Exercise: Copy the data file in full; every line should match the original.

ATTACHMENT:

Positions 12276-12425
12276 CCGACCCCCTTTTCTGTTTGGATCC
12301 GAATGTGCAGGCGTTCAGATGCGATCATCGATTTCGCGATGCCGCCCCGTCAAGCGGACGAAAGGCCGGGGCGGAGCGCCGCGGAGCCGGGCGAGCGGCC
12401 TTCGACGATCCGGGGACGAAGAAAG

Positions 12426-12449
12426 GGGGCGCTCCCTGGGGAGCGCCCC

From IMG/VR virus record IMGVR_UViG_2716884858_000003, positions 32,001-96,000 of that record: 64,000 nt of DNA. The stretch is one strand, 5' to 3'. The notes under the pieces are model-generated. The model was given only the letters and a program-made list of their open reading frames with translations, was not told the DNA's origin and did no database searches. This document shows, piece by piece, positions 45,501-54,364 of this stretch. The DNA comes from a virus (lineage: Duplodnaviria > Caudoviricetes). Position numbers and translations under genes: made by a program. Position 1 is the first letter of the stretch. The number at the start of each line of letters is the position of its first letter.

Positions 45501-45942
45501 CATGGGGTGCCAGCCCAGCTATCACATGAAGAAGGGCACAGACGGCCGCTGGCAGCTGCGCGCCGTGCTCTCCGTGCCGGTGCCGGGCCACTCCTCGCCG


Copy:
Positions 12276-12425
12276 CCGACCCCCTTTTCTGTTTGGATCC
12301 GAATGTGCAGGCGTTCAGATGCGATCATCGATTTCGCGATGCCGCCCCGTCAAGCGGACGAAAGGCCGGGGCGGAGCGCCGCGGAGCCGGGCGAGCGGCC
12401 TTCGACGATCCGGGGACGAAGAAAG

Positions 12426-12449
12426 GGGGCGCTCCCTGGGGAGCGCCCC

From IMG/VR virus record IMGVR_UViG_2716884858_000003, positions 32,001-96,000 of that record: 64,000 nt of DNA. The stretch is one strand, 5' to 3'. The notes under the pieces are model-generated. The model was given only the letters and a program-made list of their open reading frames with translations, was not told the DNA's origin and did no database searches. This document shows, piece by piece, positions 45,501-54,364 of this stretch. The DNA comes from a virus (lineage: Duplodnaviria > Caudoviricetes). Position numbers and translations under genes: made by a program. Position 1 is the first letter of the stretch. The number at the start of each line of letters is the position of its first letter.

Positions 45501-45942
45501 CATGGGGTGCCAGCCCAGCTATCACATGAAGAAGGGCACAGACGGCCGCTGGCAGCTGCGCGCCGTGCTCTCCGTGCCGGTGCCGGGCCACTCCTCGCCG